On the question of calls to "defund the police," it's important to clarify—as did the Intercept (11/6/20), but none of these establishment media reports—that such calls grew out of the Black Lives Matter protests, not the platform of progressive congressmembers, and that that movement led to a massive spike in Democratic voter registration. In other words, without the movement that gave us the slogan "defund the police," the Democrats would almost certainly have witnessed even greater losses– including, quite probably, the White House.

As the Intercept also pointed out, it appears likely that left-wing organizing in Minnesota, Michigan and Pennsylvania resulted in decisive Democratic gains in key cities and suburbs in those swing states. And Ocasio-Cortez named many other problems with the establishment's campaign strategies, running from underinvestment in digital campaigning to a lack of a ground game to a lack of recognition of or outreach to communities of color.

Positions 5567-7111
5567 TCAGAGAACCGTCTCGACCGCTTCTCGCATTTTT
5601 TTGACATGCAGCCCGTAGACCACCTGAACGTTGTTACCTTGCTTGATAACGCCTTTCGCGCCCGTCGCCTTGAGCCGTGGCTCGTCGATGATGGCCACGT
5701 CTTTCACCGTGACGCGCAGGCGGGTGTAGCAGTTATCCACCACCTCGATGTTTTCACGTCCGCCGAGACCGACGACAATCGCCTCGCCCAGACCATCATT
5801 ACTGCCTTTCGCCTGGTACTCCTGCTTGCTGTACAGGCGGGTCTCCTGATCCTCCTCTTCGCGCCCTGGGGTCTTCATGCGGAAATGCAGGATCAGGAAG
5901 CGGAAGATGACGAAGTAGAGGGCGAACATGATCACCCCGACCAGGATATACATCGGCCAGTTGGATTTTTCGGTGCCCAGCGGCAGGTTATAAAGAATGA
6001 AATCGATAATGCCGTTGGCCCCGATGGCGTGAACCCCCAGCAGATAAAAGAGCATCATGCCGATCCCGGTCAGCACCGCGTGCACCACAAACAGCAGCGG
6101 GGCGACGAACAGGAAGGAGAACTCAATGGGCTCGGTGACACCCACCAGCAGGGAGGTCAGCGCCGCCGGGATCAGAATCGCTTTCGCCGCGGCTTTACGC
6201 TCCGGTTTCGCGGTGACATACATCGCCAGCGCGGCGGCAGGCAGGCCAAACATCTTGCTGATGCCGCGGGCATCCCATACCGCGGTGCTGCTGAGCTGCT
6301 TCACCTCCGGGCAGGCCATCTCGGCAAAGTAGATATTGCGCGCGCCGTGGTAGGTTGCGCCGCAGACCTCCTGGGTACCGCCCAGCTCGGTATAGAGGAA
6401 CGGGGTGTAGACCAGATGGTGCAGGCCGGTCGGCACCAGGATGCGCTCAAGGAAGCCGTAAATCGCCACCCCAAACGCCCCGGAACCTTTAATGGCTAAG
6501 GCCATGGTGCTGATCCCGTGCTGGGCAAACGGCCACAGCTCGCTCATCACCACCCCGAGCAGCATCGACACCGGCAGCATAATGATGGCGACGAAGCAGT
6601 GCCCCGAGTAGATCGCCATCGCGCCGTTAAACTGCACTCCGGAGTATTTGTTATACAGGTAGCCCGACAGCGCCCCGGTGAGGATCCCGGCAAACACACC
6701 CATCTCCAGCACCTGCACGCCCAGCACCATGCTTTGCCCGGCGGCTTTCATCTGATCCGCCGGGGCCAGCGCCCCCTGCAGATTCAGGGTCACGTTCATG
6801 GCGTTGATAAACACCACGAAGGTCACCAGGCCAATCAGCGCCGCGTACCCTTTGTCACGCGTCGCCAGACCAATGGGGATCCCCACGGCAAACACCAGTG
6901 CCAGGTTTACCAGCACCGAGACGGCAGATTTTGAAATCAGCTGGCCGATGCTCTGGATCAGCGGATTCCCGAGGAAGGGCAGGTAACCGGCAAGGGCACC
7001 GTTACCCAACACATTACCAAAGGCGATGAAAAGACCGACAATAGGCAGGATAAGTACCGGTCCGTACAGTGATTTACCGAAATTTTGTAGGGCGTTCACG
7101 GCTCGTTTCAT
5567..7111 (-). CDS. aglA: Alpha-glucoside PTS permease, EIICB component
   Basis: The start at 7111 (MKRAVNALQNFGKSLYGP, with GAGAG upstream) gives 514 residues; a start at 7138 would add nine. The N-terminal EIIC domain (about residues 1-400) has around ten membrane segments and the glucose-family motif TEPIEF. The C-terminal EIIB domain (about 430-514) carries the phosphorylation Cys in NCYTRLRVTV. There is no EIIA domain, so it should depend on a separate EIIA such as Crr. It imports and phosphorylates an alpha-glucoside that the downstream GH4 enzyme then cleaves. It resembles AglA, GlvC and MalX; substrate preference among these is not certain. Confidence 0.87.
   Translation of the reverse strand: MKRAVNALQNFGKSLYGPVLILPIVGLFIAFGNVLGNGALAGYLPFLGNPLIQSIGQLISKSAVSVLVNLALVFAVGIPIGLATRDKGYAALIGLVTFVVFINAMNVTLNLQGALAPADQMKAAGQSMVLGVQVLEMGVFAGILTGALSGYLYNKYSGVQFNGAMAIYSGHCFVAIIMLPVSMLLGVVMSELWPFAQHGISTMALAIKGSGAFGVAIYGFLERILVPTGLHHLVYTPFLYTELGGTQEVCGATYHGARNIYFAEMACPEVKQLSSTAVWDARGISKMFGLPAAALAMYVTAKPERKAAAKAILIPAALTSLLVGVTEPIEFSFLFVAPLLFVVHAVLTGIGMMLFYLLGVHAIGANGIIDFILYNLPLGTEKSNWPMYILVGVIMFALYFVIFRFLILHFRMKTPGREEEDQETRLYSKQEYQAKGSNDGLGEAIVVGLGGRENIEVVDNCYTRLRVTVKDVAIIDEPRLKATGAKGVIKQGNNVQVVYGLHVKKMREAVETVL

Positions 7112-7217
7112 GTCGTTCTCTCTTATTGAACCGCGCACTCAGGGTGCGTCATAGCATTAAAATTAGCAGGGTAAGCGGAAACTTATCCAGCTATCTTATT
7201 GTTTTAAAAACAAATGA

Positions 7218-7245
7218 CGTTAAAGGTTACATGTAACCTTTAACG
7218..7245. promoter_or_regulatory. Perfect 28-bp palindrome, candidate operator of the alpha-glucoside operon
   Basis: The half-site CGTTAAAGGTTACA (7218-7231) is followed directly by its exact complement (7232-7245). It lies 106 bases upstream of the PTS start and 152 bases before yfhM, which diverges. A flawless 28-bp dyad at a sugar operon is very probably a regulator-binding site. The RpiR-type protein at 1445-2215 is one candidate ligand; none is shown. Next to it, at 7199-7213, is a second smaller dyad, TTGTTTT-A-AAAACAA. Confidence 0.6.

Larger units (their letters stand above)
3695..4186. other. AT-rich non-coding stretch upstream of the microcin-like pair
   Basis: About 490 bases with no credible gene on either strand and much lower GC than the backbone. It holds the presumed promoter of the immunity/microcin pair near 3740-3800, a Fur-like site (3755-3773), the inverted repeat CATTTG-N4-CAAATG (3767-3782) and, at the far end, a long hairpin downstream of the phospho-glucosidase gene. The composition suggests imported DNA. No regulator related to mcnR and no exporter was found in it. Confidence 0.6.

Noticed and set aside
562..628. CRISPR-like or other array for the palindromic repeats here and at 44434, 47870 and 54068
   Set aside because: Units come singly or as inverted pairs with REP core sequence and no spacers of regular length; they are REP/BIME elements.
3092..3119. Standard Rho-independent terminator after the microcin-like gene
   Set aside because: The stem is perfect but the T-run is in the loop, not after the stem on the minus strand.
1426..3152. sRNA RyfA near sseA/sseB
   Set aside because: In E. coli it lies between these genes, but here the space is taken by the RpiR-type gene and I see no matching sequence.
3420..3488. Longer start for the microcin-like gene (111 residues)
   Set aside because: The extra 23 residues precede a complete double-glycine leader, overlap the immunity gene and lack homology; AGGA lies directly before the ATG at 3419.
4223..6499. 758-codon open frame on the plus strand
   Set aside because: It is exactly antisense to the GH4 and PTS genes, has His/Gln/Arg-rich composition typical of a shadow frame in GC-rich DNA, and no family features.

Clearly the 2020 election contains many lessons for the 2022 midterms, but it's unlikely the right conclusions will be drawn from the fact-free centrist narrative presented by corporate media.

Julie Hollar is the managing editor of FAIR's magazine, Extra!. Her work received an award from Project Censored in 2005, and she has been interviewed by such media outlets as the L.A. Times, Agence France-Presse and the San Francisco Chronicle. A graduate of Rice University, she has written for the Texas Observer and coordinated communications and activism at the Lesbian/Gay Rights Lobby of Texas. Hollar also co-directed the 2006 documentary Boy I Am and was previously active in the Paper Tiger Television collective.